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Bigger UVC for the domestic side so you could set the ASHP to provide DHW in the 47 - 50C range?  

 

From all I hear about the hoops other people are having to jump through to claim RHI, I think its best avoided.

 

 

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The rates are here:

http://www.icax.co.uk/Renewable_Heat_Incentive_tariff_tables.html

 

Have you looked into becoming your own RHI/MCS installer.  The company I worked for fitted a PV system to the bosses house to get accreditation.  Was not that costly, and I seem to remember that the cost for an RHI cert was not too much (arond 700 quid).  It was 5 years ago, so things may have changed.

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On 14 August 2016 at 11:03, Stones said:

Bigger UVC for the domestic side so you could set the ASHP to provide DHW in the 47 - 50C range?  

 

From all I hear about the hoops other people are having to jump through to claim RHI, I think its best avoided.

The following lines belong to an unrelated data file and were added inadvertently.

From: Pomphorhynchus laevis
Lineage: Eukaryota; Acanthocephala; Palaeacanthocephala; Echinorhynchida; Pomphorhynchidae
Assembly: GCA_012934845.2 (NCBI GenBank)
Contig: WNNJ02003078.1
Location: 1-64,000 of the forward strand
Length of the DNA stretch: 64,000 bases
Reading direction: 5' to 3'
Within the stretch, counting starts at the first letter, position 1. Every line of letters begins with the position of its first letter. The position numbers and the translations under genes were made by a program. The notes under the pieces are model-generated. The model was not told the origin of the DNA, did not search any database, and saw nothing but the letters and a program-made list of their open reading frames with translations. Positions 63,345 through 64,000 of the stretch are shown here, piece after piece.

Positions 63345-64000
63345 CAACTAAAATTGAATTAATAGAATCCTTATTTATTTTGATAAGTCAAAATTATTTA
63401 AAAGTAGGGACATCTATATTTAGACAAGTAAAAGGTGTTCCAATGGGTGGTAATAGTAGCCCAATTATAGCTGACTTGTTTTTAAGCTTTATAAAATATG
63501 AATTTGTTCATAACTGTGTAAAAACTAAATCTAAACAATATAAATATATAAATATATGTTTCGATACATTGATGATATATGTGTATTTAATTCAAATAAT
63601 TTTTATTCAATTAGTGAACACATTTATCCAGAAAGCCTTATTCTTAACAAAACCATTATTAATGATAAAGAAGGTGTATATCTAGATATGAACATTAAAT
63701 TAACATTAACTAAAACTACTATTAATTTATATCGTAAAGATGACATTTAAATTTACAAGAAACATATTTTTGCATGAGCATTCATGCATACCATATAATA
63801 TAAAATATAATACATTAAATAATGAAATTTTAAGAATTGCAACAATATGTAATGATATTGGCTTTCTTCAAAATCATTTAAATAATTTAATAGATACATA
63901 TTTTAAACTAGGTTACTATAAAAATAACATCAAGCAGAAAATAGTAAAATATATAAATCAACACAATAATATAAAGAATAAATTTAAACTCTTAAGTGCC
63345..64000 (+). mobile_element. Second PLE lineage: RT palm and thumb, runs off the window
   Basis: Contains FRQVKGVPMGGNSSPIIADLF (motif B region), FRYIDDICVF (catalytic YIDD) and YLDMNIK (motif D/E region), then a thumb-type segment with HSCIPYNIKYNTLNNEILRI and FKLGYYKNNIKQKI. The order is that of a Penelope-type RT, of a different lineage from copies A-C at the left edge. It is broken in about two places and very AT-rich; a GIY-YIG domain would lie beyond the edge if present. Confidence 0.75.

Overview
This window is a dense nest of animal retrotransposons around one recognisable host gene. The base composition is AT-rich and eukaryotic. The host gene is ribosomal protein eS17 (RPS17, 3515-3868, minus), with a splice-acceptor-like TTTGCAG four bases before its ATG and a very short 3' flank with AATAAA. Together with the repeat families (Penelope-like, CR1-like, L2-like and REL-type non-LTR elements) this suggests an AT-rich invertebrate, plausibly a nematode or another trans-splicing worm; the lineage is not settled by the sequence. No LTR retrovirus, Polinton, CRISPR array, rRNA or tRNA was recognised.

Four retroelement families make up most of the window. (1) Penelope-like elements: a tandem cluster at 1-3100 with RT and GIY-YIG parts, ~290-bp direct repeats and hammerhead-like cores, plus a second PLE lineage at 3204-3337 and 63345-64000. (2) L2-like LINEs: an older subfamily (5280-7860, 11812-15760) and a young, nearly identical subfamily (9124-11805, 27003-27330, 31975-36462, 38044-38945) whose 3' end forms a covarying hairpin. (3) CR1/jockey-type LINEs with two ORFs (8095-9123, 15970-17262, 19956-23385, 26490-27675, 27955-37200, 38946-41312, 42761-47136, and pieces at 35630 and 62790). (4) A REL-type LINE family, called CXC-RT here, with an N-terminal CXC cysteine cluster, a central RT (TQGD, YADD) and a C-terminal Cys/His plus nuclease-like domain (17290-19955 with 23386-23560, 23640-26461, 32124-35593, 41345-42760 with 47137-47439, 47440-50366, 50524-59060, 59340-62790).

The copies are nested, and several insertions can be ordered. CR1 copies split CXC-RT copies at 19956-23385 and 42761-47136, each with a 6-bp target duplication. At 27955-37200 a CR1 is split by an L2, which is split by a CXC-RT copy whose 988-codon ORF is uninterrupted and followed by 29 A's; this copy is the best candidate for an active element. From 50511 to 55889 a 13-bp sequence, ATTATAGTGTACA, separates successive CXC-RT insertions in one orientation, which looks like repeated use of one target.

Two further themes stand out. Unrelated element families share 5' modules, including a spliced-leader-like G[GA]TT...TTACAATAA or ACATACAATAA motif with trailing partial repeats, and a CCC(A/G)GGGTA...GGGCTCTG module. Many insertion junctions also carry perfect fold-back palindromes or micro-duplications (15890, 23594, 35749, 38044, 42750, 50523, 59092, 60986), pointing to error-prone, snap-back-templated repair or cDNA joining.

I've left the information with the customer for them to ascertain the ( possible ) benefits, but I steered them off LPG for the moment. They're already going to be massively better off in a 10 year period going for ASHP's, as the building they're currently in, ( of similar size but not as well insulated etc ) has a yearly bill of nearly £5k for LPG. 

I was estimating that they'll use around £2k of electricity to achieve the same £5k of energy consumption, worse case. They could also install Pv but I doubt they'll go for it tbh, due to the combined capital expenditure. They started pulling faces at my quote of £21k to fit the HP's and supply and first fix all the heating and hot water system, ( less Ufh as it's existing ), which I thought was keen price to say the least :(. Their estimated cost for the LPG boiler install is around £13k so they only need to save £7-8k fuel costs to break even on the bigger price. Over 10-15 / 20 years the HP's make much better sense but I think they're looking at a 10 year plan, which is a bit short-sighted IMO. 

 

1 hour ago, SteamyTea said:

The rates are here:

http://www.icax.co.uk/Renewable_Heat_Incentive_tariff_tables.html